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European Southern Observatory telescopes help unravel pulsar puzzle

ESO telescopes help unravel pulsar puzzle
This artist's impression shows the pulsar PSR J1023+0038 stealing gas from its companion star. This gas accumulates in a disk around the pulsar, slowly falls towards it, and is eventually expelled in a narrow jet. In addition, there is a wind of particles blowing away from the pulsar, represented here by a cloud of very small dots. This wind clashes with the infalling gas, heating it up and making the system glow brightly in X-rays and ultraviolet and visible light. Eventually, blobs of this hot gas are expelled along the jet, and the pulsar returns to the initial, fainter state, repeating the cycle. This pulsar has been observed to switch incessantly between these two states every few seconds or minutes. Credit: ESO/M. Kornmesser

With a remarkable observational campaign that involved 12 telescopes both on the ground and in space, including three European Southern Observatory (ESO) facilities, astronomers have uncovered the strange behavior of a pulsar, a super-fast-spinning dead star.

This mysterious object is known to switch between two brightness modes almost constantly, something that until now has been an enigma. But astronomers have now found that sudden ejections of from the pulsar over very short periods are responsible for the peculiar switches.

"We have witnessed extraordinary cosmic events where enormous amounts of matter, similar to cosmic cannonballs, are launched into space within a very brief time span of tens of seconds from a small, dense celestial object rotating at incredibly high speeds," says Maria Cristina Baglio, researcher at New York University Abu Dhabi, affiliated with the Italian National Institute for Astrophysics (INAF), and the lead author of the paper published in Astronomy & Astrophysics.

A pulsar is a fast-rotating, magnetic, dead star that emits a beam of electromagnetic radiation into space. As it rotates, this beam sweeps across the cosmos—much like a lighthouse beam scanning its surroundings—and is detected by astronomers as it intersects the line of sight to Earth. This makes the star appear to pulse in brightness as seen from our planet.

PSR J1023+0038, or J1023 for short, is a special type of pulsar with a bizarre behavior. Located about 4,500 away in the Sextans constellation, it closely orbits another star. Over the past decade, the pulsar has been actively pulling matter off this companion, which accumulates in a disk around the pulsar and slowly falls towards it.

Since this process of accumulating matter began, the sweeping beam virtually vanished and the pulsar started incessantly switching between two modes. In the 'high' mode, the pulsar gives off bright X-rays, ultraviolet and , while in the 'low' mode it's dimmer at these frequencies and emits more radio waves. The pulsar can stay in each mode for several seconds or minutes, and then switch to the other mode in just a few seconds. This switching has thus far puzzled astronomers.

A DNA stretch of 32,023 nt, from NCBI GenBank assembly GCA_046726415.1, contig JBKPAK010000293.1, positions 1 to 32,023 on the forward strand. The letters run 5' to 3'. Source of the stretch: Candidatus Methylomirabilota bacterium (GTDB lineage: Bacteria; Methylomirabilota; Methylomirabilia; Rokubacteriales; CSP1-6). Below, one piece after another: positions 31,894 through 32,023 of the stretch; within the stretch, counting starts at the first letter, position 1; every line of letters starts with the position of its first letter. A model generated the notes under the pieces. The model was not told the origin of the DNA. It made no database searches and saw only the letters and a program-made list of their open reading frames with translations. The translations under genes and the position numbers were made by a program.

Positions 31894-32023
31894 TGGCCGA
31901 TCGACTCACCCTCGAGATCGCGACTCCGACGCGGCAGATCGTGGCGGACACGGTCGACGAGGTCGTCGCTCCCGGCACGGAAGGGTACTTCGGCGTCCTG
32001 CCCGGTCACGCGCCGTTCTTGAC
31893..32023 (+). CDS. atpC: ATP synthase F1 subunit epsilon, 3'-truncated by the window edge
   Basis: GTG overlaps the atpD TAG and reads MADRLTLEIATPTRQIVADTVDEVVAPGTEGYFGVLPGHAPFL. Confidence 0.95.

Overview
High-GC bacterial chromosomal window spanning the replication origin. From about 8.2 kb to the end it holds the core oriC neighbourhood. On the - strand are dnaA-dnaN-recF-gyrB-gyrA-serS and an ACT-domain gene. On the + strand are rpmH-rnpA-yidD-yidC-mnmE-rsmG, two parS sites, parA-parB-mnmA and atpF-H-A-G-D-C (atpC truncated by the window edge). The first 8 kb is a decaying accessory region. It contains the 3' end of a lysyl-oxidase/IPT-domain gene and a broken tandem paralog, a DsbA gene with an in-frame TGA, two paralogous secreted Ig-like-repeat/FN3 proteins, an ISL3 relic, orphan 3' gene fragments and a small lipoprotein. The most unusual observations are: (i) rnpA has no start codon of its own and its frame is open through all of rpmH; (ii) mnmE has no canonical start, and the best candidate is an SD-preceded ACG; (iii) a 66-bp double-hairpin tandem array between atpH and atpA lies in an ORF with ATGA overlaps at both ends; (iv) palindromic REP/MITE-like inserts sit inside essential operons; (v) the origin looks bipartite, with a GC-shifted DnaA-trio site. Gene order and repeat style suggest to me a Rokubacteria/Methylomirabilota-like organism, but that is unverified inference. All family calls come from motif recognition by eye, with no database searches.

Credit: ESO/M. Kornmesser

"Our unprecedented observing campaign to understand this pulsar's behavior involved a dozen cutting-edge ground-based and space-borne telescopes," says Francesco Coti Zelati, a researcher at the Institute of Space Sciences, Barcelona, Spain, and co-lead author of the paper.

The campaign included ESO's Very Large Telescope (VLT) and ESO's New Technology Telescope (NTT), which detected visible and near-infrared light, as well as the Atacama Large Millimeter/submillimeter Array (ALMA), in which ESO is a partner. Over two nights in June 2021, they observed the system make over 280 switches between its high and low modes.

"We have discovered that the mode switching stems from an intricate interplay between the pulsar wind, a flow of high-energy particles blowing away from the pulsar, and matter flowing towards the pulsar," says Coti Zelati, who is also affiliated with INAF.

In the low mode, matter flowing towards the pulsar is expelled in a narrow jet perpendicular to the disk. Gradually, this matter accumulates closer and closer to the pulsar and, as this happens, it is hit by the wind blowing from the pulsating star, causing the matter to heat up. The system is now in a high mode, glowing brightly in the X-ray, ultraviolet and visible light. Eventually, blobs of this hot matter are removed by the pulsar via the jet. With less hot matter in the disk, the system glows less brightly, switching back into the low mode.

While this discovery has unlocked the mystery of J1023's strange behavior, astronomers still have much to learn from studying this unique system and ESO's telescopes will continue to help astronomers observe this peculiar pulsar. In particular, ESO's Extremely Large Telescope (ELT), currently under construction in Chile, will offer an unprecedented view of J1023's switching mechanisms.

"The ELT will allow us to gain key insights into how the abundance, distribution, dynamics, and energetics of the inflowing matter around the are affected by the mode switching behavior," concludes Sergio Campana, Research Director at the INAF Brera Observatory and co-author of the study.

More information: M.C. Baglio et al, Matter ejections behind the highs and lows of the transitional millisecond pulsar PSRJ1023+0038, Astronomy & Astrophysics (2023). DOI: 10.1051/0004-6361/202346418

Journal information: Astronomy & Astrophysics

Provided by ESO

Citation: European Southern Observatory telescopes help unravel pulsar puzzle (2023, August 30) retrieved 20 June 2024 from
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